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EDITOR’S NOTE: Listen to the interview exclusive between Roland Martin and Ben Jealous above.

Benjamin Todd Jealous, the youngest president ever elected to lead the NAACP, will resign on Dec. 31 saying he wants to spend more time with his wife and children.

In an interview with USA TODAY, Jealous said the demands of travel as president and the nation’s largest civil rights organization was taking a personal toll because since 2008 he has spent too much time away from his wife Lia Epperson, a civil rights lawyer, and children, daughter Morgan, 7, and Jack, 13 months.

Jealous told USA Today that he plans to make a formal announcement to his staff on Monday.

“Leadership knows when to step up and when to step down,” Jealous said. “This day I can say with pride that I’m prepared to step down and make room for the next person who will lead this organization to its next chapter.”

Jealous was 35 years old when he took over as president, but today, now 40, Jealous said he’s leaving the NAACP in good shape.

“In the last five years, we’ve had double-digit revenue growth, we’ve spent five years in the black,” Jealous said.

Jealous, who was constantly on the road, earned a reputation for speaking out on critical social justice issues, which included voicing his frustration over George Zimmerman’s acquittal in the shooting death of 17-year-old Trayvon Martin in 2012.

Jealous said the NAACP has collected petitions with more than 1.7 million signatures calling for charges to be filed against

Zimmerman for violating Trayvon Martin’s civil rights.

The signatures, Jealous said, which came in by mobile phone and many from young people, would be turned over to the Department of Justice.

“The most important thing for all of us … is to get organized,” Jealous said. “I often tell people I don’t care whether they join the NAACP or some other group, but you better join something. “Because the reality is in a democracy there are only two types of power, there’s organized people and organized money and organized money only wins when people aren’t organized.”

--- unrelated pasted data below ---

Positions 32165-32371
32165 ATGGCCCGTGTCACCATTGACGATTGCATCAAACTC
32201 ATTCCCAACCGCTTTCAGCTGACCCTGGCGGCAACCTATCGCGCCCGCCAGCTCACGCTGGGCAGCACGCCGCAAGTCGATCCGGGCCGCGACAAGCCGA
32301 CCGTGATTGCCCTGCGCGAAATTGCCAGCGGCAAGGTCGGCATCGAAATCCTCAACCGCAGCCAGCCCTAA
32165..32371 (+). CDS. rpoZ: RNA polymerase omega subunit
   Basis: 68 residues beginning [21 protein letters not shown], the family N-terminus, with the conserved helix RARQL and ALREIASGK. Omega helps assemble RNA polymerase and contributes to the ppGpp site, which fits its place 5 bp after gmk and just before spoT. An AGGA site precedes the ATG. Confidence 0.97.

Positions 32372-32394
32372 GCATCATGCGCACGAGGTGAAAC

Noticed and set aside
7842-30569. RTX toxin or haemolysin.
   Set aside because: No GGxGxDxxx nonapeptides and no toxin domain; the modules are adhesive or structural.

Jealous also made news recently when he said there are still allies of the civil rights movement in the Republican Party.

“We have to, as a civil rights community, really think deeply not just how we build bonds among each other but how we, frankly, re-introduce civil rights to the Republican Party, which for 100 years was the party of civil rights in many ways,” Jealous said.

Meanwhile, NAACP board chairwoman Roslyn Brock said Jealous’ announcement shocked many inside the NAACP.

“Truly we were surprised,” Brock told USA Today. “We’re disappointed that he’s leaving at this time. He’s five years in and we were expecting him to be with us seven years, based on our agreement with him.”

“We know his passion for the work and we could hear the pain in his voice,” Brock said. “We looked back over the five years. He has made a sacrifice. But he’s left us in a place with a five-year strategic plan.”

Rev. Al Sharpton said he met the news of Jealous’ resignation with mixed emotions, saying Jealous leaves his post with no scandal, shame, or physical challenges, and young enough to have a bright future.

“I have known him since he was a student leader at Columbia University and his first arrest was in the Diallo civil disobedience movement that National Action Network (NAN) and I led in New York to protest the police killing of Amadou Diallo,” Sharpton said in a statement.

“Ben Jealous has operated with integrity and a real sense of hands-on activism,” he added. “Not only was he able to revive the NAACP and raise its budget to higher heights, he joined us in the streets in real civil rights activity on the ground. From the “suites to the streets” he will be missed as head of the NAACP but I am sure he will not leave us in his contribution to the struggle.”

In the meantime, Jealous said he has no choice but to resign: He made a promise to his seven-year-old daughter that he would leave the NAACP after five years – and he plans to keep his word.

FAMILY FIRST: Ben Jealous to Resign As Head of NAACP  was originally published on